It may be noted that the issue of the severity of the penalty imposed is not raised. It was the unionís position that no discipline ought to have been imposed in the circumstances. There is no evidence of any previous suspension of the grievor, and it would appear that at the material times there were no demerit marks outstanding on the grievorís record, although in the past he has been disciplined on some three occasions for offences which amounted to insubordination in one form or another.

From the partiesí statements, there is no really substantial dispute as to the facts, although at the investigation of the matter, whose continuation he would not attend, the grievor was most uncooperative and unresponsive. For the most part, the grievorís disagreements with the statements of the supervisors were over matters of detail, but in some respects the material before me presents conflicts which must be resolved. On all of the material before me, I conclude that in respect of the grievorís refusal to perform the work of transporting the power assembly, the statements of the supervisors are more accurate, and that there was in fact such a refusal.

On the day in question the grievor reported for work and was assigned, along with another Machinist, to remove a faulty power assembly from a diesel unit and replace it with a new one. The grievor began the work. While the preparatory work was being done, a question arose as to the transportation of the new power assembly from the area of the shop where it was located to the unit in which it was to be installed. The grievor suggested to the Foreman that it be brought over by a forklift operator. This was a natural suggestion, and it would appear that that is what would have been done in the normal course.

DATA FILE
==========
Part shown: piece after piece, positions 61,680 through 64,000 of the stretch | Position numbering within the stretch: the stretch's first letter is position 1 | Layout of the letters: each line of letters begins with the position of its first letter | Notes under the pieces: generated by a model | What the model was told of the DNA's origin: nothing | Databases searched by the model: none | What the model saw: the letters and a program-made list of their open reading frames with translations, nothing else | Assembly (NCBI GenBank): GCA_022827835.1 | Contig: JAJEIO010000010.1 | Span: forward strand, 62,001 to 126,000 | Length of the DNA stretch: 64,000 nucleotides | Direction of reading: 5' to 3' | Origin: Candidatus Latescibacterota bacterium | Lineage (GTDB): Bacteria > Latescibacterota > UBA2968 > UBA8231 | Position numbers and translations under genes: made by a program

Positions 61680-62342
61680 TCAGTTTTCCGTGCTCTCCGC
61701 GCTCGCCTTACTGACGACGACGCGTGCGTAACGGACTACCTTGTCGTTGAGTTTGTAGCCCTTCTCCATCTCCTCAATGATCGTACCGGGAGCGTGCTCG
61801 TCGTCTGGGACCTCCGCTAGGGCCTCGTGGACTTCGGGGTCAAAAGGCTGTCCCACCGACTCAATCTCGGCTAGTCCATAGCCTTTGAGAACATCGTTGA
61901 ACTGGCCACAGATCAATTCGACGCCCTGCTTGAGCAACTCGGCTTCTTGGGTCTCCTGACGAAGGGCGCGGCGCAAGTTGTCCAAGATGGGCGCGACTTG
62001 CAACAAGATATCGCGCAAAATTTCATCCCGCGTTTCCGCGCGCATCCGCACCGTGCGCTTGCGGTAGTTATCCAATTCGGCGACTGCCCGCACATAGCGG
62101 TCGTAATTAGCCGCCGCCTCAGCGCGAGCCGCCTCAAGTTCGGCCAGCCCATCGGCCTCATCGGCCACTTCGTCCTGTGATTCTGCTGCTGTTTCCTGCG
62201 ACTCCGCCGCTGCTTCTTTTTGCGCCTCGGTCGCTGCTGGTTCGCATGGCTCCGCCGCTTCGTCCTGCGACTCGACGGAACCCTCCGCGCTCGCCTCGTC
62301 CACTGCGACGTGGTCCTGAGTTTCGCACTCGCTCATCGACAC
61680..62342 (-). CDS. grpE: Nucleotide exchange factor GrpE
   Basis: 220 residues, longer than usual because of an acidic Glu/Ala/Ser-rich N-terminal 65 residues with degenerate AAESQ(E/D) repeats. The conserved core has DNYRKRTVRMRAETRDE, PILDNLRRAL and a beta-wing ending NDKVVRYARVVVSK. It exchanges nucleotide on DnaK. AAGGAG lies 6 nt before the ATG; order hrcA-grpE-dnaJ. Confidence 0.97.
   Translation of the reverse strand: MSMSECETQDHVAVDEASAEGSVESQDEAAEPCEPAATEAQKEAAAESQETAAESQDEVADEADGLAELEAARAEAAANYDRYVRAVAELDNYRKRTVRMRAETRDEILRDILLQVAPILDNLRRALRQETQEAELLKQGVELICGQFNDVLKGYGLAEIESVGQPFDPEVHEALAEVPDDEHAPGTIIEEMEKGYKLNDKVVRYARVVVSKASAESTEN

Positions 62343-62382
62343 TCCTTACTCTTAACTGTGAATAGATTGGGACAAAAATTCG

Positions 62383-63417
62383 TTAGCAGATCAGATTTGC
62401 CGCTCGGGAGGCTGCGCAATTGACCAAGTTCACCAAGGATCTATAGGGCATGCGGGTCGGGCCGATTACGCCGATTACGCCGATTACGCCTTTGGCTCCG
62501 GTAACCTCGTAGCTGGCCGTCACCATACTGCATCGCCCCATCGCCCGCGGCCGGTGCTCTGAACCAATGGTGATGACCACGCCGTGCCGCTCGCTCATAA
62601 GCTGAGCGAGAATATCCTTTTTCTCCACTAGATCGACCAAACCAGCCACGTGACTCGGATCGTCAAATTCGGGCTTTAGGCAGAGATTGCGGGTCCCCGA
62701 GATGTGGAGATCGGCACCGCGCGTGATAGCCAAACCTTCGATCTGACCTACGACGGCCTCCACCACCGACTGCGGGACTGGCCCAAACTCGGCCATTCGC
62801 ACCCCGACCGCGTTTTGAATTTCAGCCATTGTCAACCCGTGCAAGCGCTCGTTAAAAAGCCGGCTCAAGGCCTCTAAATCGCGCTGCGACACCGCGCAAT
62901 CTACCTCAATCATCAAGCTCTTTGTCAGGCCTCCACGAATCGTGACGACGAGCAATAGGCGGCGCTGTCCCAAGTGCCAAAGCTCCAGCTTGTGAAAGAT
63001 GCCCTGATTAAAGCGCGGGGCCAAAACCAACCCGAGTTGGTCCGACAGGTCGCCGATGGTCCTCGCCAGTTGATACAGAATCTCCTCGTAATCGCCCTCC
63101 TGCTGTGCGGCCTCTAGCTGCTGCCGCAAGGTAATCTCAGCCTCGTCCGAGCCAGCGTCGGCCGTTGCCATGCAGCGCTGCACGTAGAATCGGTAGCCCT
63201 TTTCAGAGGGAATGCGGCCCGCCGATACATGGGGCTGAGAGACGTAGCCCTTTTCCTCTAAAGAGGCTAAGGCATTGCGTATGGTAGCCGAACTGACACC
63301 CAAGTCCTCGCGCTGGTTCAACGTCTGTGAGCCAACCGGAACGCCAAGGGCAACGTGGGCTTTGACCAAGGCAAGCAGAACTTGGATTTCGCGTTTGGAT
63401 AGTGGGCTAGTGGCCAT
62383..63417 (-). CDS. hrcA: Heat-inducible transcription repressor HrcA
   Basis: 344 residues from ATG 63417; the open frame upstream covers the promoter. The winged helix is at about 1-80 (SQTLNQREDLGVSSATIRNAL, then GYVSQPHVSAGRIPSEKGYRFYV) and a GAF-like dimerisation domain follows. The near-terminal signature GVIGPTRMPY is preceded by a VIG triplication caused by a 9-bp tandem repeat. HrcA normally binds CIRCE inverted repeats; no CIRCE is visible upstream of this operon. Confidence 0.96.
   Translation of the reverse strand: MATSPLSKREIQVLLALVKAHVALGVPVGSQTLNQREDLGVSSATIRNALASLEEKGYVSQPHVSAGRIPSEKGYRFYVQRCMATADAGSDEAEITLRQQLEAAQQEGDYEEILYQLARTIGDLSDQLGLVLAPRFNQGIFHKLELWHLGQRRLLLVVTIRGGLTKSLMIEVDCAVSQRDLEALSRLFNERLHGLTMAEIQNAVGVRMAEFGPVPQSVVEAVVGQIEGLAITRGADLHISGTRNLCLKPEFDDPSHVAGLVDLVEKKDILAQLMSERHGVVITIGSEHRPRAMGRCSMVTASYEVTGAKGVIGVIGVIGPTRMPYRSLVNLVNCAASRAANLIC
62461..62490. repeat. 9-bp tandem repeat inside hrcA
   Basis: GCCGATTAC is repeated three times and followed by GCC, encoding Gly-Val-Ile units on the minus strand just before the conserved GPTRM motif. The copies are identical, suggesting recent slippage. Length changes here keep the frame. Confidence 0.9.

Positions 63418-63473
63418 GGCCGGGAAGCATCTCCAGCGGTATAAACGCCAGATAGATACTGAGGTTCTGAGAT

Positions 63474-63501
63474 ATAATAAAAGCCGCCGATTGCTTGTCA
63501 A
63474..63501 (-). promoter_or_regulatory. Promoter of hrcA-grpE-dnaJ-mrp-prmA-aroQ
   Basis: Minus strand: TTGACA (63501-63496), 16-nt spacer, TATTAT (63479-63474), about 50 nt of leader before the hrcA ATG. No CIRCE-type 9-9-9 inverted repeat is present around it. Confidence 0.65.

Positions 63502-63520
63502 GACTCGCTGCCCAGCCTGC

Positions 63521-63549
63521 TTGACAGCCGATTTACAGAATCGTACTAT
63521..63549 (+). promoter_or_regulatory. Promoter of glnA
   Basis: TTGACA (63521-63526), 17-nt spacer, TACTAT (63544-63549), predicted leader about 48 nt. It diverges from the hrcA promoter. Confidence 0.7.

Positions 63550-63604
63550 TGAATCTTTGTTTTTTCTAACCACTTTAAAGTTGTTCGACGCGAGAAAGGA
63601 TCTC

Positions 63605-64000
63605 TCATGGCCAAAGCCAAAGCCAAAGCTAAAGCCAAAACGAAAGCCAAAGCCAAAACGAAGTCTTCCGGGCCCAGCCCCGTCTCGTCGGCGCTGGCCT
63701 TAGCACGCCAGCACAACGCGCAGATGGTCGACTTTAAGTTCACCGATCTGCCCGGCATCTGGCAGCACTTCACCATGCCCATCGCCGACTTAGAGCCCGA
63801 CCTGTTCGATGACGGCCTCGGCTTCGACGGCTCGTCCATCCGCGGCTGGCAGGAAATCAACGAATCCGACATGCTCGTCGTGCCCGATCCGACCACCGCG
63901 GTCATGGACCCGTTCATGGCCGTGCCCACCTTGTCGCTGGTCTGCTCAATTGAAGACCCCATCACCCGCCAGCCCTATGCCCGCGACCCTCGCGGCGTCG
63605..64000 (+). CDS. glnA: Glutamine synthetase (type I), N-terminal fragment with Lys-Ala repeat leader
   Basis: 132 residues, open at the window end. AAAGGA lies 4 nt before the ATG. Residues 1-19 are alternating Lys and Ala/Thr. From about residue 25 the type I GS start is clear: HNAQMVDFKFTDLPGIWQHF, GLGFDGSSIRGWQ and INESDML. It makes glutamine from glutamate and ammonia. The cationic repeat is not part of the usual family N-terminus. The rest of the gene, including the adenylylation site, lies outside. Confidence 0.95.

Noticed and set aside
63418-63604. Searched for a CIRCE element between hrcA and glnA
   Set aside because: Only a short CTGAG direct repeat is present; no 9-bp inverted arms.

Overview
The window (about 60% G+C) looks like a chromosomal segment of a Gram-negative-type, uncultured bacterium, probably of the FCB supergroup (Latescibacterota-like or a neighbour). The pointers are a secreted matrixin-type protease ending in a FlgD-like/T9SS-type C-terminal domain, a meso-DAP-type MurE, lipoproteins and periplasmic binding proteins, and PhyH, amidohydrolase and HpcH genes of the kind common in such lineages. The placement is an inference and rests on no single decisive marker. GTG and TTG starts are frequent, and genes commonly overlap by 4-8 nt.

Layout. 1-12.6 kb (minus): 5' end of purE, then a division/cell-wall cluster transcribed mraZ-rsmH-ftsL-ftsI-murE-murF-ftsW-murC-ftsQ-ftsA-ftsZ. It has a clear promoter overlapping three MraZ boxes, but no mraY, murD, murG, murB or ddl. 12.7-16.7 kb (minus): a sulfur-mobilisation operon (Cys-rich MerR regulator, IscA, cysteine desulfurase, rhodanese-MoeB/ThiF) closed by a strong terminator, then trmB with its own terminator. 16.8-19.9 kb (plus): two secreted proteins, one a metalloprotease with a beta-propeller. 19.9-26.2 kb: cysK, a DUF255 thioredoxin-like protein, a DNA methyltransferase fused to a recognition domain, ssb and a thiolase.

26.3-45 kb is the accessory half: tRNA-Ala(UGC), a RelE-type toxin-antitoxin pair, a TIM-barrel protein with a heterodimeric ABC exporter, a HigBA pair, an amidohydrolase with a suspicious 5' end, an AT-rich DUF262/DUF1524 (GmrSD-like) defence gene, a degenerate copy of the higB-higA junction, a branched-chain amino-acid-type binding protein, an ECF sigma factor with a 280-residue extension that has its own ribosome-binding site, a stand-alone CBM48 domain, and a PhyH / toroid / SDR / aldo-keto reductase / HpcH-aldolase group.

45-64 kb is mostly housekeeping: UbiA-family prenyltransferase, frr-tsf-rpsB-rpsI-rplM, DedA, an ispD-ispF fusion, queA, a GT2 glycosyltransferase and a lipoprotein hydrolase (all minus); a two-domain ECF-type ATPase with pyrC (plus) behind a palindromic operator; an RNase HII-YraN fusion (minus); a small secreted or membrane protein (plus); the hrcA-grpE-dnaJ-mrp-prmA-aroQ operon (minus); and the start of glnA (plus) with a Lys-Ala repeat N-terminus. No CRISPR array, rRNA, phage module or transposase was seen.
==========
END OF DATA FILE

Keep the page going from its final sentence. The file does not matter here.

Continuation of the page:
The Foreman, however, advised the grievor that the power assembly could not be delivered to the work site by forklift, because the ramp on the route which would have to be taken was temporarily blocked, due to construction. The Foreman instructed the grievor to move the power assembly by hand cart. While this would have involved some effort on the grievorís part, the lifting of the assembly into and out of the cart would be done by crane. There is no suggestion that the grievor referred at the time to any physical condition which might have prevented him from doing the work involved.

Proceeding toward the area where a hand cart was located, the Foreman instructed the grievor to empty a hand cart and use it. The grievor refused and walked away. The only cart available near the area where the power assembly was located was loaded, and at that areas the Foreman again instructed the grievor to empty the cart. The grievor made no reply, and left the area.

The Foreman then went and got the Shop Foreman, and the two of them went to the grievorís work area, where they met the grievorís partner. The grievor was not there. They advised the partner that he and the grievor were to get the new power assembly with a cart; and the partner acknowledged that instruction.

Shortly before the coffee break, the Foreman found the grievor, and repeated his instructions. The grievor did not respond and walked away toward the lunchroom. Some twenty-five minutes later, ten minutes after the coffee break had ended, the Foreman went again to the grievorís work area and repeated his instructions once again. The grievor again refused. The Foreman then told the grievor to come with him to the Shop Foremanís office, and the grievor refused that instruction as well.